Tag Archives: fiction

The Children’s Book- A. S. Byatt

Open at your Own Risk

Most readers will probably have heard of The Children’s Book, it was shortlisted for the Man Booker Prize, but lost out to Hilary Mantel’s Wolf Hall. I picked this book up a few times in bookshops before I bought it, I’m not going to lie, it was the cover which attracted me (not that I judge a book just by its cover but it was one of the most beautiful I’ve seen in recent years) but was put off by my experiences of reading Byatt at university.

I read Elementals as a part of a contemporary fiction module, and I hated the fussy prose she used in her short stories. The Children’s Book is better initially, as Byatt’s writing style is better suited to the novel form. I say initially, because like the rule that says a task will expand to fit the time you allocated to it, Byatt’s writing seems to expand to fill the page allocation rather than in order to tell the story. It would have been vastly improved by an editor getting busy with a red pen and cutting vast swathes of text out.

The story is an ambitious work, following a group of people associated with the Fabian Society and the Arts and Crafts movement from the “golden days” of the later 18th century to the aftermath of the First World War. There is no strong plot line, more an attempt to explore the social mores of the time, in the style of a non-satirical Vanity Fair. However, it lacks the dynamic and punch of Vanity Fair as Byatt strangles the exploration of action and character with her elongated prose and history text book summaries.

The novel began and ended very well, they were interesting and emotionally engaging. There are a large number of characters, but the bonds between them are intelligible and sustained. Towards the middle however, Byatt (and consequently the reader) loses the plot, bringing in an army of unnecessary minor characters who add nothing to the plot, name checking historical figures who have nothing to do with the action- to contextualize or appear learned I can’t decide- and sticking in chunks of half written fairytales which take the reader along a path to nowhere. This is to say nothing of a strange fascination with the sexual desires of teenage boys. Many of the characters are vain, selfish and irritating, which would be fine, but this left me with no interest in the story. I couldn’t empathise with them. I didn’t care. It’s a miracle I finished the book, but I’m glad I did. Some of the description of the war was quite moving.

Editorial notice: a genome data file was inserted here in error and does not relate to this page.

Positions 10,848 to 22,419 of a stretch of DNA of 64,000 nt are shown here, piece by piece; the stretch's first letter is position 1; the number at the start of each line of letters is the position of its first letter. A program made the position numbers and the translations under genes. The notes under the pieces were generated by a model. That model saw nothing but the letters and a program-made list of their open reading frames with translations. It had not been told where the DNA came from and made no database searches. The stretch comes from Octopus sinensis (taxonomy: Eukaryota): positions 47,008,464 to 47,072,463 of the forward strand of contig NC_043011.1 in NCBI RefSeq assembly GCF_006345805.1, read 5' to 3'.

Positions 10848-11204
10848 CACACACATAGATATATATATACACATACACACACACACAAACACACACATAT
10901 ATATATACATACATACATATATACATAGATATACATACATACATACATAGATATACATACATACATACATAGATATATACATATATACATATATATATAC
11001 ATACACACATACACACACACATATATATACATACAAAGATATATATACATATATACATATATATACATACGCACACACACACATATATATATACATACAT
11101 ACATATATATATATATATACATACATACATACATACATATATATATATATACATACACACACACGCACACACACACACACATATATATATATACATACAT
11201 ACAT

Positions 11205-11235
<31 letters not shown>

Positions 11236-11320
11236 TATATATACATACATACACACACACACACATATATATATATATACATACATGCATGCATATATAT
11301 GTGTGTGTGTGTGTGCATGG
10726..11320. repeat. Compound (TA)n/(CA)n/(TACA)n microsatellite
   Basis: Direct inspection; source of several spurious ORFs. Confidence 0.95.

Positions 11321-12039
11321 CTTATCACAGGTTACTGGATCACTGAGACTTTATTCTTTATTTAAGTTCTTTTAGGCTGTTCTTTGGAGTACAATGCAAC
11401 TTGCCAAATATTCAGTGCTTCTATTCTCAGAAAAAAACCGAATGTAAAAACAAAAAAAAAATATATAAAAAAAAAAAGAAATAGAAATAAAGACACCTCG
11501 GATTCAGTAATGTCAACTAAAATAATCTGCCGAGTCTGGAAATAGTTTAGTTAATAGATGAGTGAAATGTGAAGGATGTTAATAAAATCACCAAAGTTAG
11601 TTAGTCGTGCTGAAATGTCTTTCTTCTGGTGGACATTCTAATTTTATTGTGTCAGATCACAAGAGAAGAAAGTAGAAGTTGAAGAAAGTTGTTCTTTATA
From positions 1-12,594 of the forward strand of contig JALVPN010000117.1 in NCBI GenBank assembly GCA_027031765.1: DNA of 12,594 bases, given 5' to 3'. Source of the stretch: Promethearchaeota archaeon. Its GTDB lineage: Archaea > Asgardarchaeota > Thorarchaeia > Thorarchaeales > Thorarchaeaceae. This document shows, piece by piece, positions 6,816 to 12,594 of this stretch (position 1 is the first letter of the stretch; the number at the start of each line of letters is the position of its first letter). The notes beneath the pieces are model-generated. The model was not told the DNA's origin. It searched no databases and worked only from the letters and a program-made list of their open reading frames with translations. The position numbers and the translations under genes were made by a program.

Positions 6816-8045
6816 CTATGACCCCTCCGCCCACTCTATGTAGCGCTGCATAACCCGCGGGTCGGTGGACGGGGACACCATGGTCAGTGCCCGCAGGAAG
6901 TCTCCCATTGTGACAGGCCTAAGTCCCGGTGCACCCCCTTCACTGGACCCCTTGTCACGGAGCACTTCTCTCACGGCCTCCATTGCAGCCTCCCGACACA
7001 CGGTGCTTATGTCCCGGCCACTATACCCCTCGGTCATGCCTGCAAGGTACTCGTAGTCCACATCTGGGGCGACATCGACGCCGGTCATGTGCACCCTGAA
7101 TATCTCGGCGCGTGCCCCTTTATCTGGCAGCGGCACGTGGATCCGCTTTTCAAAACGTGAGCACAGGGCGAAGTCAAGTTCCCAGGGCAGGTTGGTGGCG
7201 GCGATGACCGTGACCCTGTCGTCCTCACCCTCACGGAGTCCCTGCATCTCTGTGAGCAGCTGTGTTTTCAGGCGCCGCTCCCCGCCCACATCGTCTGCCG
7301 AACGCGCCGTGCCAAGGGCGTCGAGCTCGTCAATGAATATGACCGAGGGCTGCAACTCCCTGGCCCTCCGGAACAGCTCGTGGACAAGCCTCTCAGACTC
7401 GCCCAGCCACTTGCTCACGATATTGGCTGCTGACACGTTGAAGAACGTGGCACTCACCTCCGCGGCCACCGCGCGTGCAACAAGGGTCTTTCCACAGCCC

I wonder what the author was hoping to achieve when she wrote this book. I would be vaguely interested to know. Did she want to tell a story about parents who fancied themselves Bohemian and damaged their children through their self indulgence? Did she want to write a history of a period in history? It’s not clear and I think that this is the problem with the book. I have a keen interest in history and still found the constant references to figures and events annoying- a well written story doesn’t need this historical name dropping. If I want to read a factual account I will pick up a history book, if I pick up a novel I want to be entertained. That doesn’t mean I don’t want to learn from a novel, but I most certainly don’t want to feel like I’m in a history lecture or watching one of those dramatisations we watched in school history lessons showing us how the plague was passed from ships to the common man and the lord as well. I felt that Byatt was simpering to herself about how she was bettering me. Irritating.